Margaret Blechynden’s Last Will and Testament, 1682

Margaret Blechynden (nee Aldersey) died in c 1683. Her will was first published in 1682/3 but then republished in July 1683 “least it should be lost”. It is worth reflecting on the will because it shows that she was not just the wife of a cleric (albeit one who initially enjoyed noble and Royal patronage) but someone with social standing in her own right. When she writes her will she describes herself as being of the Parish of St Paul Covent Garden which was still at that time a fashionable part of town for the gentry and nobility. She makes no specific request about where to be buried just that she be decently buried according to the Liturgy of the Church of England. So, until a burial record comes to light we don’t know if she is buried with her husband – likely to be buried in Aldington in Kent – or in London, or perhaps with her Cheshire family.

Provision for her children in her will

There is no reference to land or properties in her will, bar a passing reference (see below), so presumably those were set out in her husband’s will. We know that her son Thomas was heir to the properties in Kent and specifically the family home in Ruffins Hill, but it is nevertheless surprising not to see some reference to this. In terms of financial provision she gives her two sons, Thomas and Theophilat “five broad pieces of Gold” each and her daughters (Anne, Mary, Margaret, Dorothy) get “five pounds a piece in silver” which are in lieu of the legacy of five pounds a piece that were in their fathers will. Clearly they never received what was in their fathers will but Magaret justifies this by saying that she is “well satisfied that I have made up to my daughters much more of their portions then ever came to my hands”.

There is a confusing passage in the will where Margaret chides her son Thomas for not being as careful as he should have been in receiving and accounting the rent of the Courtlage (the only property mentioned) and says to “supply his default” she is willing to give £200 divided into three parts but none of the thirds go to Thomas! One third goes to daughter Margaret, one third goes to Dorothy and one third to daughter Mary’s children. Mary gets no part of the £200 because her mother previously gave her £100 “besides other advantages”.

There is a further £50 which is divided between Margaret’s sons – half to Theophilat and half amongst Thomas’ children.

Gifts to wider members of the family

George Saville, 1st Marquess of Halifax, statesman, writer and politician

After the financial provision to her children and grandchildren Margaret Blechynden sets out who is to receive her jewellry and other items of value. This is interesting because it helps to confirm family relationships. The first mentioned in her will is “my Lord Halifax” who is bequeathed “the Medall of King Charles the first in gold and the small ring tied to it.”  Lord Halifax is George Savile, 1st Marquess of Halifax, the son of her cousin Anne Coventry via her marriage to Sir William Savile (3rd Baronet of Thornhill, an ardent Royalist who was killed in action in 1644). Anne Coventry was the daughter of Thomas Coventry, 1st Baron Coventry of Aylesborough, Lord Keeper of the Great Seal and Elizabeth Aldersey, sister to Samuel Aldersey. I could write much about Lord Halifax but for now will just note that he was took the popular side on the occasion of the trial of the Seven Bishops in June 1688, visited them in the Tower of London, and led the cheers with which the verdict of “not guilty” was received in court. I mention this because one of the seven bishops was the Bishop of Peterborough, Thomas White, nephew of Dr Thomas Blechynden and Rev Francis Blechynden as mentioned in an earlier post.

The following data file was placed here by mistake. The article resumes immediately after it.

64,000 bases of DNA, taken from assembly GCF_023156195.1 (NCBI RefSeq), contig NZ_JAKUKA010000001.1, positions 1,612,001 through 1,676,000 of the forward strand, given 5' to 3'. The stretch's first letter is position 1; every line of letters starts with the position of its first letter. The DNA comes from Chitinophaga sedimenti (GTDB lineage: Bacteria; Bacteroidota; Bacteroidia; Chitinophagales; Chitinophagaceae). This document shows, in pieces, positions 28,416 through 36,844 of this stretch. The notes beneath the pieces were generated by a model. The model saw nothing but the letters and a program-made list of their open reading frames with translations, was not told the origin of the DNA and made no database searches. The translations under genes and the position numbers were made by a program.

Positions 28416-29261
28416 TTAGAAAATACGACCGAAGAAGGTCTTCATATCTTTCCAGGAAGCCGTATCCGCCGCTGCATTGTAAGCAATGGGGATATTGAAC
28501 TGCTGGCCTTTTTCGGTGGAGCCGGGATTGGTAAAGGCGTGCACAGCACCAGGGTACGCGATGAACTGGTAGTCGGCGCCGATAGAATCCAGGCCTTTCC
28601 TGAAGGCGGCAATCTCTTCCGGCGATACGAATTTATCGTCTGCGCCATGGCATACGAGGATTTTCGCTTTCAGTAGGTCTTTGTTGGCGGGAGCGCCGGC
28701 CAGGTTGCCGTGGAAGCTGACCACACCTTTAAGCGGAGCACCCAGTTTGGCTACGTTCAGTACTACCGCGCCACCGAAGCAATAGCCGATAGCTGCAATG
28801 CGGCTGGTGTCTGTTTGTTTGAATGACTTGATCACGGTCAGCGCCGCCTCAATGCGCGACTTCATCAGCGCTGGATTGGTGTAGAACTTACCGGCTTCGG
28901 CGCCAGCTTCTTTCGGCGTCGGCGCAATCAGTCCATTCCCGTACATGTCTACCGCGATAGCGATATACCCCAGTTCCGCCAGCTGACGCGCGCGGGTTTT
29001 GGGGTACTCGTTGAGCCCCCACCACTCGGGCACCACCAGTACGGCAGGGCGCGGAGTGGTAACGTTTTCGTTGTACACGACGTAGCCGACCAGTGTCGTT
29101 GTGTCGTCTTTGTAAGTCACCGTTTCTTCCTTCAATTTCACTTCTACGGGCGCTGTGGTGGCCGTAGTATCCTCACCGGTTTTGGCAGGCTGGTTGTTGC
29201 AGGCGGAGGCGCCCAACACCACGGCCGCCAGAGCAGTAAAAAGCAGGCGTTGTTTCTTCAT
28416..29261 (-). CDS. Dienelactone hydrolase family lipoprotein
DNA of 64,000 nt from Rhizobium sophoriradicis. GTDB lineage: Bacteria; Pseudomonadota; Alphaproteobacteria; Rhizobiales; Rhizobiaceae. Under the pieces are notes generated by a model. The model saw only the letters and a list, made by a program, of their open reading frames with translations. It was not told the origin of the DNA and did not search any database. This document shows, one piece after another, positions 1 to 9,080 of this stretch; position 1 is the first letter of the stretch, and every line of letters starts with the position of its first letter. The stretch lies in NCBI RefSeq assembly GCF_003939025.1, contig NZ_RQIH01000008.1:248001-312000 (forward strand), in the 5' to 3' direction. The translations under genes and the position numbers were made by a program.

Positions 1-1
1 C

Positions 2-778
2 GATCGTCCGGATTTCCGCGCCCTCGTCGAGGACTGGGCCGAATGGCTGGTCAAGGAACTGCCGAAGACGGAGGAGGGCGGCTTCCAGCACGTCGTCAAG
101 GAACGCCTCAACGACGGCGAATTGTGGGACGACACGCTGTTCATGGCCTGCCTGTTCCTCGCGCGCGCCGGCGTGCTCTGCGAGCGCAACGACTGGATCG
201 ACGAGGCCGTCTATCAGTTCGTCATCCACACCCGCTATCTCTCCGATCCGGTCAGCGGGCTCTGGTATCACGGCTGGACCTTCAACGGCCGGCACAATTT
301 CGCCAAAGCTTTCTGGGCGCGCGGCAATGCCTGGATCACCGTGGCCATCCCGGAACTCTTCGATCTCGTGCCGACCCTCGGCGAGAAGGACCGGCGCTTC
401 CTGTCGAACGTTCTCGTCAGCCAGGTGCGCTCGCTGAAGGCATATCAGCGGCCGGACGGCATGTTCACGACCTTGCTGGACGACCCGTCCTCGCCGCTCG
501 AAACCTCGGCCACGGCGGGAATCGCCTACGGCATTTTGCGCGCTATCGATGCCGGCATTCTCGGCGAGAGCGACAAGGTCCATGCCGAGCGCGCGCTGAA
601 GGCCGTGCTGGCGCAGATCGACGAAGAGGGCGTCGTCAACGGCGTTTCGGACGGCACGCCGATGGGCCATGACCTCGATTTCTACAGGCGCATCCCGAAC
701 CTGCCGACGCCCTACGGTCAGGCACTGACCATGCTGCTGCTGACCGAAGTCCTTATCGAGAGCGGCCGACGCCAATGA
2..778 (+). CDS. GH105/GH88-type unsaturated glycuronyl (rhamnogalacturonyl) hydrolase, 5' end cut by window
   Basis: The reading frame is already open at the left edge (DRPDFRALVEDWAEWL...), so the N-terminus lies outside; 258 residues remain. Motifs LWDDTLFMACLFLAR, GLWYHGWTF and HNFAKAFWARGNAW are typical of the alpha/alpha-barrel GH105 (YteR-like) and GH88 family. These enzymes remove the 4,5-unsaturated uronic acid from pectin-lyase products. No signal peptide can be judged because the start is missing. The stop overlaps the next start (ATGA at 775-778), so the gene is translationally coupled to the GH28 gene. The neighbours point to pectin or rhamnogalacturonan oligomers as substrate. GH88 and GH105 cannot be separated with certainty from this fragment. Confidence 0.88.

Margaret’s Sister Venables

The next item that Margaret bequeathes is her “biggest Diamond Ring” to her sister Venables which was their mothers. Her sister Venables is Elizabeth Aldersey who married first Thomas Lee esq. of Darnhall, Cheshire and had seven children. One of the children, her nephew Thomas Lee, is named in Margaret’s will as a sort of assistant to the Executor of the will. Elizabeth’s husband Thomas Lee died in 1642 and she eventually remarried General Robert Venables of Antrobus and Winsham. Unlike many of Margaret Blechynden’s family and friends General Venables fought on the Parliamentarian side but they did not marry until 1654.

Elizabeth’s diary has been published along with an account of the life of General Robert Venables and provides useful insights and information for family historians. General Venables died in 1687 and Elizabeth Venables in 1689.

The next item Margaret bequeathes is her large pearl ring which she gives to her son Theophilat’s wife. Unfortunately she does not name her and I have not been able to identify her. It may be an “Elizabeth” given a baptism record I have found – George Blechenden son of Theopheleck and Elizabeth Blechenden, 12 Jun 1688, in Rochester Kent – but I have no other information at this time.

sir samuel eyre

Sir Samuel Eyre

Margaret’s next bequest is to her nephew Sir Samuel Eyre, son of her sister Anne Aldersey and Robert Eyre, barrister, of Salisbury and Chilham. Sir Samuel Eyre was born in 1633, and inherited the estate of Bonhams from his great-uncle William Eyre. He was a lawyer of some emminence and one the the puisne judges of the Kings Bench. Margaret Blechynden names Samuel Eyre as her Executor later in the will and leaves to him her “small Diamond ring and my pair of Golds called a double Spur: royal”. From what I understand the gold Spur Royal was a coin struck in very limited numbers during the reign of James 1. Today only 20 are thought to be in existance. Presumably they had a rarity value when Margaret made her will in 1682 which is why she specifically refers to them unlike the “five broad pieces of gold” she gives to her sons.